Friday, 19 January 2024 08:55

Keeping flystrike at bay

Written by  Staff Reporters
Controlling the risk of flystrike could include actions such as shearing, crutching, dipping and/or moving sheep to higher ground with cooler temperatures and higher wind speed. Controlling the risk of flystrike could include actions such as shearing, crutching, dipping and/or moving sheep to higher ground with cooler temperatures and higher wind speed.

Warm summer weather heightens the risk of flystrike.

However, there are steps farmers can take to make sheep as unattractive to flies as possible this summer.

Will Halliday, Beef + Lamb New Zealand’s senior advisor biosecurity and animal welfare, says the best and most effective approach to preventing flystrike is to use a combination of strategies also known as Integrated Pest Management (IPM).

He says IPM aims to keep pressure on the pest throughout its lifecycle by using a combination of chemical and non-chemical tools.

“It’s about attacking maggots and flies from different angles at different times.”

For example, weekly monitoring for the four blowfly species that cause flystrike (Australian green blowfly, European green blowfly, Brown blowfly and Hairy Maggot blowfly). Using small offal-baited fly-traps will detect when these flies are active which can then trigger a management response.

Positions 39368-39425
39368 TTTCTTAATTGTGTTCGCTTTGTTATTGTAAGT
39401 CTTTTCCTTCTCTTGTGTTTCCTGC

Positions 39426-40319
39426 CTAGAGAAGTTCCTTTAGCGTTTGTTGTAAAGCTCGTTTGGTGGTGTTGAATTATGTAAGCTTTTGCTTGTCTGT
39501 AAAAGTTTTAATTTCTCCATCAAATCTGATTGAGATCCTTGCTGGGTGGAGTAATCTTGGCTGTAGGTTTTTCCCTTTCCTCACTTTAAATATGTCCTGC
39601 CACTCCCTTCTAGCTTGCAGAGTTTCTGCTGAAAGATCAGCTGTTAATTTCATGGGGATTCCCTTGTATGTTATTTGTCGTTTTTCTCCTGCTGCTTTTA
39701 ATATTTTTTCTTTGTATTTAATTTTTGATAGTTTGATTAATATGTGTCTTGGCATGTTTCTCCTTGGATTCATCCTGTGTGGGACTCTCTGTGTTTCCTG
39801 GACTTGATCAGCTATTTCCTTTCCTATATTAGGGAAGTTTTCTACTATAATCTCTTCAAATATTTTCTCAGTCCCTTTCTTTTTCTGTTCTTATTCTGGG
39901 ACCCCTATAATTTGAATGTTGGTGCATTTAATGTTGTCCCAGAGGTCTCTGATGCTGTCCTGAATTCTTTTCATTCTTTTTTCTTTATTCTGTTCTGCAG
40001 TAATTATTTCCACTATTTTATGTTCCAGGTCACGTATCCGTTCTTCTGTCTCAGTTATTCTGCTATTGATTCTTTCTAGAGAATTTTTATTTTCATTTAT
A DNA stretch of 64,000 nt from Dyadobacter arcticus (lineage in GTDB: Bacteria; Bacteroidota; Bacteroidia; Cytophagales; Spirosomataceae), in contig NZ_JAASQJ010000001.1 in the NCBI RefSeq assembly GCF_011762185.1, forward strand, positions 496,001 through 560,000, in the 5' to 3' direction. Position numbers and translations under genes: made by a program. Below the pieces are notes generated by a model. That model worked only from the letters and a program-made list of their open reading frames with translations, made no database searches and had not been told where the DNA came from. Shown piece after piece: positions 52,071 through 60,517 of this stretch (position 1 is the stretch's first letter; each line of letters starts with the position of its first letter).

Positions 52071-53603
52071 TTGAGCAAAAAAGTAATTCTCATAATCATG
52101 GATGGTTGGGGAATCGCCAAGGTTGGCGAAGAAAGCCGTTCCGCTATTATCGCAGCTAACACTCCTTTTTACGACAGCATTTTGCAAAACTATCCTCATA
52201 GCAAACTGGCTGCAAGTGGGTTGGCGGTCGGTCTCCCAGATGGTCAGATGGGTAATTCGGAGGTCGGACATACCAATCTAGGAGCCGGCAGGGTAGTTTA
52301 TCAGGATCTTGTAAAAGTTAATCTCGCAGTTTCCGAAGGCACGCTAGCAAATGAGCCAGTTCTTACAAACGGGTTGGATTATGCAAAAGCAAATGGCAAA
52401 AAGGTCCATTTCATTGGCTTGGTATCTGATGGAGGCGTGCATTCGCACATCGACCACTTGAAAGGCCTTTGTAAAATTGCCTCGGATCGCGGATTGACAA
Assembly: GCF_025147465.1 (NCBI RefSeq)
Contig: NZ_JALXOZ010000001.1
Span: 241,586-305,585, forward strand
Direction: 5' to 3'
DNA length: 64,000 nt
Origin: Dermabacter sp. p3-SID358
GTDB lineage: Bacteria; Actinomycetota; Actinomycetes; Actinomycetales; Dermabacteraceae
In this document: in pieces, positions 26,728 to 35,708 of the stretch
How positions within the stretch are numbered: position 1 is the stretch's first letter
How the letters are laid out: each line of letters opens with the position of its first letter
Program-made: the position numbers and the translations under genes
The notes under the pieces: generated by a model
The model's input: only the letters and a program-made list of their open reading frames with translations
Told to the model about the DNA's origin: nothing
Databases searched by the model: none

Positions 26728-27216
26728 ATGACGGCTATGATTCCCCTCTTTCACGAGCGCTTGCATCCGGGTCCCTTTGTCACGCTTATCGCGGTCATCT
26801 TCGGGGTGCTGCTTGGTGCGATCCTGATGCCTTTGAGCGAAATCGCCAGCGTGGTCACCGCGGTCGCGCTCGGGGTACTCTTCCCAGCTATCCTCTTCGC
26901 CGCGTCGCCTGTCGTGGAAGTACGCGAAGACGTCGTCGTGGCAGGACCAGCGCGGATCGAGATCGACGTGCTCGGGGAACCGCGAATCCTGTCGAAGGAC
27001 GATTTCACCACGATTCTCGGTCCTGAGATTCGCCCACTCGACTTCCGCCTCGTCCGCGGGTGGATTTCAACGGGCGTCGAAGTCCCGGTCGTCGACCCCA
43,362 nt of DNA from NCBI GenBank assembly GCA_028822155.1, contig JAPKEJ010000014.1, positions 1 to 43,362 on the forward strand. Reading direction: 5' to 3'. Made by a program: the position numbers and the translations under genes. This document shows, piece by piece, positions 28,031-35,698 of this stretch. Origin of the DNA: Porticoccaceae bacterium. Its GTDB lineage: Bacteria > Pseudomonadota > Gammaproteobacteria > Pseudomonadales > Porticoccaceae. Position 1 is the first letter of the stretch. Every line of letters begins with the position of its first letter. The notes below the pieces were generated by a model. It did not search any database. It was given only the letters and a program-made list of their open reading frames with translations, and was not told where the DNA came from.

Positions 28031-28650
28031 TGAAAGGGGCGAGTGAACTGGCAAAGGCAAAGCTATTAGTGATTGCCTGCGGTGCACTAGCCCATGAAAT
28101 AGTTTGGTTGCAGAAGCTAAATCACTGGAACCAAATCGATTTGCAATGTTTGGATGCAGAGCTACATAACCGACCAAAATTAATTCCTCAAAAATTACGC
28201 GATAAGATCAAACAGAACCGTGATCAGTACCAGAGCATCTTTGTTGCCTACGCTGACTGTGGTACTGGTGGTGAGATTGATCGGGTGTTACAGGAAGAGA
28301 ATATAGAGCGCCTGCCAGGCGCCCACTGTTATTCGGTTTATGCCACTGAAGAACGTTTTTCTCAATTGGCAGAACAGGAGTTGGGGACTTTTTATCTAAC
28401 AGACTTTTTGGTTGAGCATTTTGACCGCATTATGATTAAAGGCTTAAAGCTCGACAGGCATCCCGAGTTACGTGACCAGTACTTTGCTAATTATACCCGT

It could include shearing, crutching, dipping and/or moving sheep to higher ground with cooler temperatures and higher wind speed.

During high-risk periods, intensive grazing should be avoided if possible and hot-spots on the farm identified and avoided. These could include sheltered, scrubby gullies, patches of thistles, bush lines and the lee of shelter-belts.

Chemicals play an important role in the prevention and treatment of flystrike, over-reliance can lead to resistance.

It is important to only use chemicals known to be effective on individual farms and use different chemicals to treat an active flystrike lesion than those used for flystrike prevention.

Halliday adds that the Managing Flystrike and Lice publication put together by Beef + Lamb New Zealand, Merino NZ and Sheep and Beef Cattle Veterinarians explains the lifecycle of pests, helps decipher chemical product labels and applications.

“It is an excellent resource to help farmers put together a management plan for the prevention and treatment of both flystrike and lice.”

Preventing Flystrike

  • Use offal-traps to monitor fly activity.
  • In high-risk periods move sheep to higher, more exposed paddocks.
  • Identi void farm hotspots (thistle patches, bush-lined paddocks, shelterbelts).
  • Use different chemicals for the treatment of active flystrike lesions than those used for flystrike prevention.
  • Understand the chemical options available and withholding periods.

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